Some aspiring writers work in bookstores. Some find a job in publishing. Others hone their craft as journalists. Me, I waitressed.
Having entered the early college, Simon’s Rock, at fifteen and graduated with a BA at nineteen, the last thing I wanted was a desk job. Instead, I drove cross-country with my best friend, in search of a home, and landed in Portland, Oregon. I didn’t have enough money for next month’s rent, so I took the first job I could find, slinging conch fritters at a Caribbean restaurant, where a local critic promptly reviewed me as a “pasty-faced Portlander.”
The hours and money were good. Theoretically, my days were free to write. I knew how to write, sure. The problem was, I didn’t know how to “be” a writer. I’d taken fiction workshops in college, but now, without structure or community, I struggled to write anything more than the extensive journal entries I penned while drinking gin martinis and smoking cigarettes as part of my constant bid to seem sophisticated. Mostly I spent my days buying T. Rex records, eating Thai food, and haunting the aisles of Powell’s Books. I especially loved the “T” shelf where my own books would someday reside. If I could only make myself sit down and write one.
It took me three years to tire of dodging rum runner-soused customers and ending my day with barbeque sauce in my elbow creases. I decided to try for an office job related to writing. Which, in a city with little publishing industry, meant I temped. For an orthotics and prosthetics lab, for a safety supply company, for the central fraud office at Wells Fargo Bank. And, finally, for a real estate agency where one of the realtors kindly introduced me to her client, Win McCormack, who had just bought a tin house with the idea of starting a literary journal there.
Around the same time I became Tin House’s first copyeditor, I landed an internship at The Oregonian’s web site, OregonLive.com, and was given the best possible job. Well, job might be a slightly strong descriptor, since I wasn’t paid for this task and did it on my own time. But I got to write three separate book columns each week: one on publishing gossip, one in which I reviewed local readings as if they were rock concerts, and one in which I interviewed writers.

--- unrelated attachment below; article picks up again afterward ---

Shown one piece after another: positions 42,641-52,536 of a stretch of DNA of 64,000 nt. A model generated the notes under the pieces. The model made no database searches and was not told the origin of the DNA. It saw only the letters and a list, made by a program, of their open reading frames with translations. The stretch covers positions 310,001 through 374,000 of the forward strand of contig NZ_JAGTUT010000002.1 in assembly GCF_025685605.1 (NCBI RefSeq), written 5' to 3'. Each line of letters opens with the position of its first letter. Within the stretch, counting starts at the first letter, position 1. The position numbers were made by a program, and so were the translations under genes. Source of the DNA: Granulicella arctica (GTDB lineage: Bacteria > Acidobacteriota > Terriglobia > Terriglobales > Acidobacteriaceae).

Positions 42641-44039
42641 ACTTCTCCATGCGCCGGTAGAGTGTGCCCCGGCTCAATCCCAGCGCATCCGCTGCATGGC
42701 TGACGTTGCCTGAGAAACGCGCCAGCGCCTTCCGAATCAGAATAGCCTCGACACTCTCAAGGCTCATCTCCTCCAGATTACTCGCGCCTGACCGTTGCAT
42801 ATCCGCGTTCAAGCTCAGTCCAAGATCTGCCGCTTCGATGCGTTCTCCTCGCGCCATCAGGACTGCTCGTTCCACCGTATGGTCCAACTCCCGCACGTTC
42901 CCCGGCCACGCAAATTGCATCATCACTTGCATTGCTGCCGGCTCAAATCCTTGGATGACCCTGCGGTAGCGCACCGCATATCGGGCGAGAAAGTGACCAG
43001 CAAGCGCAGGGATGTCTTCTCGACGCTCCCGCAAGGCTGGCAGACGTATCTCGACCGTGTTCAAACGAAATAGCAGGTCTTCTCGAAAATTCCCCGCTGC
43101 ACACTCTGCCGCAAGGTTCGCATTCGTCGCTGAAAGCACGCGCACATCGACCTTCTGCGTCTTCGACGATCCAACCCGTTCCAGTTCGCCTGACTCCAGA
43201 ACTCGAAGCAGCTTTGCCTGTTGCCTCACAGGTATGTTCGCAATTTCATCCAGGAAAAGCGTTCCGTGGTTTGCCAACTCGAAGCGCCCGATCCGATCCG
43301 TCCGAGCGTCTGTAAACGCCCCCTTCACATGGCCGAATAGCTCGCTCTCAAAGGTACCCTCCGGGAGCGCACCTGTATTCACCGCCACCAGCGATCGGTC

Suddenly, I was deluged with information about the minutia of how to “be” a writer, and I soaked it up like the moldering clapboards soaked up rain at the ramshackle house I shared with my boyfriend. My first interview, ever, was with David Sedaris, who’d just dropkicked his way into the spotlight with his beloved and hugely successful collection, Naked. Although I was a mass of nerves and insecurities, we had a lovely conversation about writing. The next day, he generously sent me a typewritten thank you, which was an incredible boon for my confidence (and status at work).
Not all interviews went so well, however. I’d long been a fan of former Portlander Kevin Canty and was agog with enthusiasm when I interviewed him. Later that night, as I waited eagerly for his reading at Powell’s to begin, I overheard a friend ask him how his interview had been.
“Chatty,” he replied with enough arch exasperation to make me want to not only flee but also to quit writing altogether.
My blush faded, and the gig led to my first article for The Willamette Week, in which I interviewed the woman who’d served as David Sedaris’s handler because I was fascinated her job even existed. Next, I spoke to local author Chuck Palahniuk for Salon.com about the film adaptation of his book, Fight Club.
During every encounter, I asked questions to gain information for the reader. And I asked questions to gain information for me, the aspiring writer. I learned David Sedaris wrote every day; Arthur Golden threw out a complete draft of Memoirs of a Geisha. This was how it was done. In so doing, I learned how to “be.” Or at least how to “be” a writer.
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Sarah Tomlinson is a Brooklyn- and Los Angeles-based writer. She has ghostwritten twelve books, including two un-credited New York Times bestsellers. Her writing has appeared in publications including Marie Claire, MORE, Salon.com, The Los Angeles Times, and The Boston Globe. Her father-daughter memoir, Good Girl, was published by Gallery Books (Simon & Schuster) on April 21, 2015.